Friday, June 21, 2019

Oodles of Earrings

I  belong to the "you can never have too many pairs of earrings" club.  I also love making them! For the June show, I created a lot of different surface sheets and canes, and created earrings from those creations.







Here are several pairs in different colors, shapes and finishes.  I have my favorites - do you?







Tuesday, June 18, 2019

Pendant & Earring sets

Here are a few of the jewelry sets I made for the June show.  I hadn't realized how much I'd focused on the teal/aqua/purple color ways. Guess it's obvious how much I like those shades!


This first set is made with a feathered Ikat base.  I took the idea of splitting the pendant and joining it with a ribbon of clay from seeing some of Helen Breil's work.   I like the slightly asymmetrical look and adding the gold heshi and crystals really adds a special look to this piece.


These next 2 sets were based on Ikat stacks.  Although the colors are quite similar, the difference in width of the stripes, and the shading I used, does impart a different feel to each set.  I couldn't resist adding little flower elements to the one set.



Sunday, June 9, 2019

New Stroppel Canes

As I have mentioned, I've been working on lots of different pieces of jewelry for the June ACGOW show.  Not surprisingly, I also have accumulated a pile of "scrap" in a variety of colors and patterns.  What to do with it?... Why make a Stroppel cane, of course!  It's been quite a while since I've put one together, so I decided to make two, focusing on clay from a couple of different color ways.






Here are samples of some pieces made from the different canes.  Alice Stroppel originally used black clay between the color layers.  I find I also like other colors, particularly creams and whites. Interestingly enough, the design of these particular canes actually fit into the "Scenes from a passing Train" theme for the June show.

Friday, June 7, 2019

Bracelet/Earring Combos for the June Show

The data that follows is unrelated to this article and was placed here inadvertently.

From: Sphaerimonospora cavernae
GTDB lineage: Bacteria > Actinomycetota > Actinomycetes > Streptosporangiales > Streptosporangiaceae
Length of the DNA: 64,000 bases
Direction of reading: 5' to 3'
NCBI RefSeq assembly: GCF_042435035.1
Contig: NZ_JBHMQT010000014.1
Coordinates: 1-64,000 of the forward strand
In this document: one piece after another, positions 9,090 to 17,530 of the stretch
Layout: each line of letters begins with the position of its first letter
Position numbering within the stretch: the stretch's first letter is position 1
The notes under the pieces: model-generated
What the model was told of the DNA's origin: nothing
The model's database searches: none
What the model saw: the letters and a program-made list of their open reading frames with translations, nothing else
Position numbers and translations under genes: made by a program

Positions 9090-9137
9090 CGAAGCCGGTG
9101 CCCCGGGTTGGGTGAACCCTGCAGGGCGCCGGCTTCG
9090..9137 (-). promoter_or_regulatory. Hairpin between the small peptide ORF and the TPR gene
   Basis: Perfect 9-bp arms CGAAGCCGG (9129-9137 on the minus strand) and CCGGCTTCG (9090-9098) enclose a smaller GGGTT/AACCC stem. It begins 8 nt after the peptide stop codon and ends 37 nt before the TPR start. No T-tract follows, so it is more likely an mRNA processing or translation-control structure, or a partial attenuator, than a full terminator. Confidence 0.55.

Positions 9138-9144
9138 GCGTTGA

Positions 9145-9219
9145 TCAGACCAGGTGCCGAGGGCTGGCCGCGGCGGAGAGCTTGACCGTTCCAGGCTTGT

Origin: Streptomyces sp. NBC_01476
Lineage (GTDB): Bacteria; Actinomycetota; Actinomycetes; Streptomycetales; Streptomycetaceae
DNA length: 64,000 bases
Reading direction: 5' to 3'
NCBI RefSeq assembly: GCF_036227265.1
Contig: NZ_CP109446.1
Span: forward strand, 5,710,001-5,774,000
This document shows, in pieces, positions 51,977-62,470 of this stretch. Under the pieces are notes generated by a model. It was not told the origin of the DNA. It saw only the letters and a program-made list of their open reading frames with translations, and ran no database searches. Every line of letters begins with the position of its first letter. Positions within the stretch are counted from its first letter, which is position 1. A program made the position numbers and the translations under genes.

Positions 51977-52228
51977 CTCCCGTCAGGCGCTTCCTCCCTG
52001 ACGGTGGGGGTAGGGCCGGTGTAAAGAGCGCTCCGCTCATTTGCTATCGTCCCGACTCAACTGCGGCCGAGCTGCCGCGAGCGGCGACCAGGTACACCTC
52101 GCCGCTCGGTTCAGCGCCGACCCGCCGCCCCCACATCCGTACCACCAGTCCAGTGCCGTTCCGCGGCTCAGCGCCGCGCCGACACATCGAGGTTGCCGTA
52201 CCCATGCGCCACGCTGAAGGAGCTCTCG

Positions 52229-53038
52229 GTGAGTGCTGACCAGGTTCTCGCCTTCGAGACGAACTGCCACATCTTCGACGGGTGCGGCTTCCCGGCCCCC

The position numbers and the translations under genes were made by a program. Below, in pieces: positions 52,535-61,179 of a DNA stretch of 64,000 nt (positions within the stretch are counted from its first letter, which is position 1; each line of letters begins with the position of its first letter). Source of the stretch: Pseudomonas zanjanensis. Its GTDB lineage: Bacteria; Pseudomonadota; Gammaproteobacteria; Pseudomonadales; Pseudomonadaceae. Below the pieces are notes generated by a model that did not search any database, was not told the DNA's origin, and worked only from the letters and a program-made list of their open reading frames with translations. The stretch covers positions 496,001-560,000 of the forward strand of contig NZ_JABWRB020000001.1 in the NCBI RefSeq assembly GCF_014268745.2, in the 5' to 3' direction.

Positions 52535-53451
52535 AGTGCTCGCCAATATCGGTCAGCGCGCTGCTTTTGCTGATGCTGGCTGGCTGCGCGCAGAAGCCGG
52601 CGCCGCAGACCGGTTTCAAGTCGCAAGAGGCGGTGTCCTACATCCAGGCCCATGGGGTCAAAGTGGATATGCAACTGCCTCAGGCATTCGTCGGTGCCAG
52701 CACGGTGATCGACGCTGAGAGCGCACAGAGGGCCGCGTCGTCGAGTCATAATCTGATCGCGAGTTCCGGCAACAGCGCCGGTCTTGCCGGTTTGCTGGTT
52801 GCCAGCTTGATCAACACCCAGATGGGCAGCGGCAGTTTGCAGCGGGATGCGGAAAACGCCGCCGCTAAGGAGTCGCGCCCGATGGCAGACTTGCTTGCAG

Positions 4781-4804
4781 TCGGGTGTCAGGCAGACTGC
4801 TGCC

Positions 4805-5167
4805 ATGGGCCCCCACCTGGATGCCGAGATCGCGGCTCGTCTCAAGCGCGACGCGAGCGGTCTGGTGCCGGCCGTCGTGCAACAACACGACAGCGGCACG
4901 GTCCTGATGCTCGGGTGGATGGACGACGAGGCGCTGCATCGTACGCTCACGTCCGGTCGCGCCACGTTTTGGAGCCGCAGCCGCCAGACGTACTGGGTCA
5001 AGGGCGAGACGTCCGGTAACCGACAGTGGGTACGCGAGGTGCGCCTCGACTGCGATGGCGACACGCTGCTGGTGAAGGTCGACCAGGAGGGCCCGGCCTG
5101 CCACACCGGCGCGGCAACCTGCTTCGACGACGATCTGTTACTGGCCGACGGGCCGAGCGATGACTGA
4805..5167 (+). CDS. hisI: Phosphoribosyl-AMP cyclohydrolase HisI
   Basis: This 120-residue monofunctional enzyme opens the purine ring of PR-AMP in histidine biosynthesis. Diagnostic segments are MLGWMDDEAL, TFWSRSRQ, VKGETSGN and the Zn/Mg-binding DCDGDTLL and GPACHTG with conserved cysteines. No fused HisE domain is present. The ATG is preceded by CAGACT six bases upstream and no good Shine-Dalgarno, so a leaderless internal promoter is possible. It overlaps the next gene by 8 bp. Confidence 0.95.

While working on items for the June ACGOW Show, I also taught a workshop using the mokume gane technique.  Since I really like the mokume gane effect, I decided to make a few bracelet & earring sets.  The bracelets are polymer on brass channel cuffs.



I really liked the wavy effect in the blue set.  Perfect for summer months and time near the seashore.


Here is a red, gold and white set, also in colors just right for the summer months.













I'm including a set made with the "blurred landscape" sheet I made when working with Lindly Haunani.  It's fascinating to see all the different looks it is possible to get from polymer. It seems straight forward, but is really incredibly versatile.




Saturday, May 18, 2019

A Special Honor

As I mentioned a few posts ago, I entered some items in the Westerly Regional Art Show.  This is an annual event open to all artists who wish to submit pieces.  The judge for the show is selected from a field of accomplished individuals. The judge determines the pieces allowed into the show, and also selects particular pieces to receive various fine art and fine craft awards.

I am honored to have been selected to win the Alice Clark Hubbard Award in recognition of excellence in fine crafts.  The piece that won is the round green pin/pendant titled "first buds" that I showed on my April 29th post.  What a pleasant surprise!

Wednesday, May 15, 2019

ACGOW June Show Theme